Top critical review
Chic and trendy but not for all
Reviewed in the United States on November 15, 2019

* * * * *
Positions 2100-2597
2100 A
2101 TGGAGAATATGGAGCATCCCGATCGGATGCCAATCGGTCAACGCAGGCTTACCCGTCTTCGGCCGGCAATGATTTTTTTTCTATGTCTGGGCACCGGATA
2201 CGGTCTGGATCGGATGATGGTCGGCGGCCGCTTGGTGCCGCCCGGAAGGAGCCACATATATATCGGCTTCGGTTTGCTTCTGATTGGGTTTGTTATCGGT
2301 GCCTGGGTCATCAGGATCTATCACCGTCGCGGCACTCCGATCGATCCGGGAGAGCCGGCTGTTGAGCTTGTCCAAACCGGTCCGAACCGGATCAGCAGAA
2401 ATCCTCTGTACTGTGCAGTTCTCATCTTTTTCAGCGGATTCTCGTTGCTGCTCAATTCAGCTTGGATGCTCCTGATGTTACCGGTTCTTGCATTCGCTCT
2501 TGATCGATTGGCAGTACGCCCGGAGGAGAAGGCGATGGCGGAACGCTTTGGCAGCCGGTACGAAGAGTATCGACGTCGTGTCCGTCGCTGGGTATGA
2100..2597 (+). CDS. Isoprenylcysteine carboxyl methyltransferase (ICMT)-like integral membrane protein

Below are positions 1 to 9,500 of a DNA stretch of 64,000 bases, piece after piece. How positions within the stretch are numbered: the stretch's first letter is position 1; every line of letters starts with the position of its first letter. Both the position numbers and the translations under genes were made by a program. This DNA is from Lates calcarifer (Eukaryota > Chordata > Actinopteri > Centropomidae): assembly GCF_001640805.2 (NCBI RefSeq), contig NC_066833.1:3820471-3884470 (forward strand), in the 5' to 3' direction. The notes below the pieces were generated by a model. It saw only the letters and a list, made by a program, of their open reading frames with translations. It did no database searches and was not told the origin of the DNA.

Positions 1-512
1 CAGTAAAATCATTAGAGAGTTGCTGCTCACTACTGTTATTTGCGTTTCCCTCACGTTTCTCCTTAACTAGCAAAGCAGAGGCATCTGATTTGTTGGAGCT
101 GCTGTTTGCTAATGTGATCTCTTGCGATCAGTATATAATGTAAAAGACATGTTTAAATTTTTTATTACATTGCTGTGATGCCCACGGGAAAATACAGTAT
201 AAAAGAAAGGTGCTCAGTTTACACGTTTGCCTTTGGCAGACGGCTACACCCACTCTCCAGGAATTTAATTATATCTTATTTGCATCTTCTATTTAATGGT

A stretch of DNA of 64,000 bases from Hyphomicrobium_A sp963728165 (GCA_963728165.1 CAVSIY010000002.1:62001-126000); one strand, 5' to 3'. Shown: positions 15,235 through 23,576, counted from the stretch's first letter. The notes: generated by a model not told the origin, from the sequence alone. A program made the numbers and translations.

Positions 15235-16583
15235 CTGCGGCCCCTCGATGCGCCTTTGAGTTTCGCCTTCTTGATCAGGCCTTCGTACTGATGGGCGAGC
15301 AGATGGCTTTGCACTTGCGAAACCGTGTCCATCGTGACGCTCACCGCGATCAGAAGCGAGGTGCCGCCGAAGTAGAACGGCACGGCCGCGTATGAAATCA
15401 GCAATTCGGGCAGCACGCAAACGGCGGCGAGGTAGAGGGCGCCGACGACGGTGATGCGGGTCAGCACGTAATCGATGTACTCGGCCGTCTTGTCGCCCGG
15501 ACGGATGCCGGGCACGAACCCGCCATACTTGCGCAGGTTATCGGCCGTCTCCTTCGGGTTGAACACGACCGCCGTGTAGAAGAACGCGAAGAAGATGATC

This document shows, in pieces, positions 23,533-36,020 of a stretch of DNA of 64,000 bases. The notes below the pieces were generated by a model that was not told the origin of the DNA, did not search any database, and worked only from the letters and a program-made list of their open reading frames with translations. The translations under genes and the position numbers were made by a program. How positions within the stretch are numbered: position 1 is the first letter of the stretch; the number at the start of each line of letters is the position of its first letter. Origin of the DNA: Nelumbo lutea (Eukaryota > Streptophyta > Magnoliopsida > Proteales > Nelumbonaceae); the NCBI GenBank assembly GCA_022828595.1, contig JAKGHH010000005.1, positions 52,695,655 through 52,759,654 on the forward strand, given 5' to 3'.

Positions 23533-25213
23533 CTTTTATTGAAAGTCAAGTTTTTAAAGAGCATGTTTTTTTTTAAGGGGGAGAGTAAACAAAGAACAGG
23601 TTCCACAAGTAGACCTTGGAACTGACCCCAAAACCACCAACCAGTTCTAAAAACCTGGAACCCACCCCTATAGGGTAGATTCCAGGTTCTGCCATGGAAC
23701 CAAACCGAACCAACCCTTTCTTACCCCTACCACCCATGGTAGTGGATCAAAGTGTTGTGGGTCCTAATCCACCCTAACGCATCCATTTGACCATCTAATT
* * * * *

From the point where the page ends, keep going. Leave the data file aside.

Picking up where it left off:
I like LT stuff but was hoping for better action and better lit, maybe some red lighting for night typing, however, this keyboard not only bores me but also distracts me. Following the minimalist trend, this keyboard is slim, dim, and 'low pro'. After using the K800 with its brightly lit, fat n tall keys and great clickety action , I feel like I've gone on a keyboard diet with lackluster sterile LED lights but literally very low profile keys, perhaps too low, in height. Any lower and you've got yourself a bloody virtual touchscreen keyboard with zero tactile feedback. As much as I appreciate all the advancements in smartphon-age, the keypads have devolved over time with the touchscreen surface. Lets reminisce,....the tactile feedback of a true button style keypad on...an old skewl blackberry or Treo phone was far superior to any flatscreen virtual keyboard allowing you to blindly orient your hand position and then type away accurately, rarely ever having to look down. Gas pumps same thing, everyone hated the flat hard unipad of virtual 'buttons' which along with high entry error rate, have caused many a vendor to go back to button style keys. Real button style keyboards probably could even save lives for the undeniable epidemic of road text oblivion where the sleek flat screen of the virtual keyboard has no reference points and demands the oblivious driver's direct visual feedback & having to look down at the screen constantly before typing that next fatal keystroke. So, despite the usual reference braille markers on the F & J keys which most people use by feel to orient their hands before typing, the exceptionally low height of the keys come closer than ever to the feel of a touchscreen in that I can barely sense where one key ends before the next one begins requiring my having to visually locate and verify hand placement constantly and far more frequent typing errors. Sounds petty? it IS, but such is modern mans plight in the age of Amazon and badass tech. But for those sticklers, it distracts from workflow and can be annoying when you have to reposition multiple times just because you lifted your hands off the keyboard. Moreover, if you wanna get ergonomically and physiologically technical, my anecdotal observation is the lower key height noticeably demands more use and perhaps overuse of the digital extensor muscles when maintaining a rest position. Over time, I would suspect it would cause fatigue for the 9-5 user if not an increase in (for lack of better name) a reverse carpal tunnel syndrome. And yes I have the palm rest by LT and although extremely comfortable could aggravate the use of the extensors.